Also, with the auntie and helper culture and support from my husband, I actually had a life after dark and it really added to my feelings of vibrancy and vitality. Funny, because waking up early after a late night is exhausting! But I just felt like an interesting independent adult who wasn’t limited by my daughter having to go to bed – I could open up a new dimension of enjoyment.

A.M. What were your thoughts back when you found out you would be shipping off to Asia? 
A.D. Actually I was dreading it. Hard to believe but I had visited Singapore several times and did not like it at all. I had experienced it as boring and lonely and isolating and limiting. And I was trying to build up a Chinese medical practice when I found out, and I kept thinking “I’m going to invest so much sweat equity and time and heart, and then I’m going to have to pull that rug right out from under myself, have seven months of dead time, and start over again when we return”.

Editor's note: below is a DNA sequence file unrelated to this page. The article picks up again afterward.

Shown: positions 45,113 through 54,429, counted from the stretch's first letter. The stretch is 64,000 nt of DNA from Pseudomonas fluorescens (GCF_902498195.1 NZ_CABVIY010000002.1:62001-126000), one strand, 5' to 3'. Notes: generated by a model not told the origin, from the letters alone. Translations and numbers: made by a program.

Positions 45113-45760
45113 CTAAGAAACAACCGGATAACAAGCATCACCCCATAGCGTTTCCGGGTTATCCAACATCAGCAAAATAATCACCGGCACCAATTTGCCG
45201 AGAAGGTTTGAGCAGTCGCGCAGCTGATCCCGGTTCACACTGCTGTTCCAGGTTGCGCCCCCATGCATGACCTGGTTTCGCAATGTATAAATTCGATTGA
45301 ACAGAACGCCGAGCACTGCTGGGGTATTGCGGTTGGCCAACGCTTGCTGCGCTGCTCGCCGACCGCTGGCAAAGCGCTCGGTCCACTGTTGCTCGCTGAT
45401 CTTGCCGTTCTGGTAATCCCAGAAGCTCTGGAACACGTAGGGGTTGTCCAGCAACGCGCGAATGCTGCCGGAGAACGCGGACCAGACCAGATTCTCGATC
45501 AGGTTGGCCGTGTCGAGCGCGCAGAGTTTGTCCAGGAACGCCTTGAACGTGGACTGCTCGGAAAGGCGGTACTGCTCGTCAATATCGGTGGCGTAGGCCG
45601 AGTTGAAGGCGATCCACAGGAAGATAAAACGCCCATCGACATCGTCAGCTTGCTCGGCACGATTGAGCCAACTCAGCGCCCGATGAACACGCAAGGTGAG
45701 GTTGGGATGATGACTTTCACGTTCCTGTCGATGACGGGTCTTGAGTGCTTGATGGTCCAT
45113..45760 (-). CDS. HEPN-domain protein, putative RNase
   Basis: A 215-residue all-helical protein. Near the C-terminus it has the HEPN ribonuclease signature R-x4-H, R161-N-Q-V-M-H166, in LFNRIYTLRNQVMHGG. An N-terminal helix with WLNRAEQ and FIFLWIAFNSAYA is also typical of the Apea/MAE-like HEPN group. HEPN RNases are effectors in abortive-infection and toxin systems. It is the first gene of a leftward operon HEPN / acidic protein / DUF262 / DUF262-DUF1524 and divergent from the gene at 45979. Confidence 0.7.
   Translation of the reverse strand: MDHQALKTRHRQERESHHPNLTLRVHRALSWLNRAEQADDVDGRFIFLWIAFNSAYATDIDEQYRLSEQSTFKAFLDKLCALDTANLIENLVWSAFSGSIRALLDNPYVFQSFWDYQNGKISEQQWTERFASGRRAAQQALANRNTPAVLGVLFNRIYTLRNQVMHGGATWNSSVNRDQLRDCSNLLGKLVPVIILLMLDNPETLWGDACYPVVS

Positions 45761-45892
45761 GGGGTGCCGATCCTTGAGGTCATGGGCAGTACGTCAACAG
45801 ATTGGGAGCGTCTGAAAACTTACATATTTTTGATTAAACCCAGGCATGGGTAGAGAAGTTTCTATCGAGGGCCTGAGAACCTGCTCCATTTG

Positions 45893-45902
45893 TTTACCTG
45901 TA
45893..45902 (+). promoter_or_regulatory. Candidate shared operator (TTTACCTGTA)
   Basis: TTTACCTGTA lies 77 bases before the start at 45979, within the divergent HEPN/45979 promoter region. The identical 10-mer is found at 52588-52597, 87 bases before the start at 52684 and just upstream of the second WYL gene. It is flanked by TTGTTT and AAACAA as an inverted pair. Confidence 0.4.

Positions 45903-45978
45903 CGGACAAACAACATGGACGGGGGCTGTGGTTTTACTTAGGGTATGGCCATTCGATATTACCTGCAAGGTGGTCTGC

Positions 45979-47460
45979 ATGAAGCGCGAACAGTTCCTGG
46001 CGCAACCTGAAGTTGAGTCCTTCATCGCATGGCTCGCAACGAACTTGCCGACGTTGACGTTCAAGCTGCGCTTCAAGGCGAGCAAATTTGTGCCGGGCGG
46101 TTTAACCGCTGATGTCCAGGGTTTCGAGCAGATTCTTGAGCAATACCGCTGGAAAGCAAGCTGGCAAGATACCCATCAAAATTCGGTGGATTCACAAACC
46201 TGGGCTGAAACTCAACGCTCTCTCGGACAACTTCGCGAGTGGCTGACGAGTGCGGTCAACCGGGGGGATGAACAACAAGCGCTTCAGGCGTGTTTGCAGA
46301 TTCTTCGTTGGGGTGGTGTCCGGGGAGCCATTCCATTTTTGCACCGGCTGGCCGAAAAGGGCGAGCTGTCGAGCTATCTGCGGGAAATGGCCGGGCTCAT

Then I did a Landmark course called the Forum and I learned how to create possibility for anything I wanted in my life, no matter what the situation. I kept taking more courses, and I kept getting better at shifting contexts and taking actions that supported that, and so I created the possibility that I would love Singapore. I declared what I wanted Singapore to be like for me (full of friends, connected to community, time to explore and discover what the next arm of my career would be, lots of travel, time to play music) and then I took actions that would move me towards that. And it all worked out so much better than I could’ve even imagined.
A.M. What were your thoughts as time came closer to moving back?